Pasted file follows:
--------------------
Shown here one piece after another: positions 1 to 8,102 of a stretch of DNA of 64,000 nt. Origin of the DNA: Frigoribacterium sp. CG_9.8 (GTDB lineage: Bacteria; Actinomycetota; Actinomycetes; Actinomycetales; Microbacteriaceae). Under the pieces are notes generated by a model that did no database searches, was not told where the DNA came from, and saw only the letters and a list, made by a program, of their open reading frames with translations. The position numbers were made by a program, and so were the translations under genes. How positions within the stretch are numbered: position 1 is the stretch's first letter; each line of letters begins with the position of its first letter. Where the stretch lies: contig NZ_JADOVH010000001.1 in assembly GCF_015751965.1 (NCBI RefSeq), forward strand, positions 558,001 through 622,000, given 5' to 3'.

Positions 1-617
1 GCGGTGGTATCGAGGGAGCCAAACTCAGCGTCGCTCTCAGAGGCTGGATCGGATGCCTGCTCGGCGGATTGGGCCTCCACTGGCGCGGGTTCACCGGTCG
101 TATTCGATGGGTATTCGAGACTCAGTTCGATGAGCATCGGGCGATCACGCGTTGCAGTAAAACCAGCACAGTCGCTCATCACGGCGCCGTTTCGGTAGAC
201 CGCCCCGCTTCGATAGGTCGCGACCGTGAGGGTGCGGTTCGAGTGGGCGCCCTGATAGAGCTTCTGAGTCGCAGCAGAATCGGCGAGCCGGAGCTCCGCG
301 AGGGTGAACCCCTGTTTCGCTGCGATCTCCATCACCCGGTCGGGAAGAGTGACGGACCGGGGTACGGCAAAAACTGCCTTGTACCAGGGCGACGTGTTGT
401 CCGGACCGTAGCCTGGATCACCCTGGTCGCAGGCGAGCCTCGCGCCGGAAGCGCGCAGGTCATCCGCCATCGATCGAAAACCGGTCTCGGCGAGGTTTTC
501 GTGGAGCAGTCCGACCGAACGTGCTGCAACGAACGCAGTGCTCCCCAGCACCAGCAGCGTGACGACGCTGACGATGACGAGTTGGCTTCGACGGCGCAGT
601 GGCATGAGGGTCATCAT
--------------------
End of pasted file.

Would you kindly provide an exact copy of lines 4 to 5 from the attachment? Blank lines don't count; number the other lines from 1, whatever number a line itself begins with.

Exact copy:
101 TATTCGATGGGTATTCGAGACTCAGTTCGATGAGCATCGGGCGATCACGCGTTGCAGTAAAACCAGCACAGTCGCTCATCACGGCGCCGTTTCGGTAGAC
201 CGCCCCGCTTCGATAGGTCGCGACCGTGAGGGTGCGGTTCGAGTGGGCGCCCTGATAGAGCTTCTGAGTCGCAGCAGAATCGGCGAGCCGGAGCTCCGCG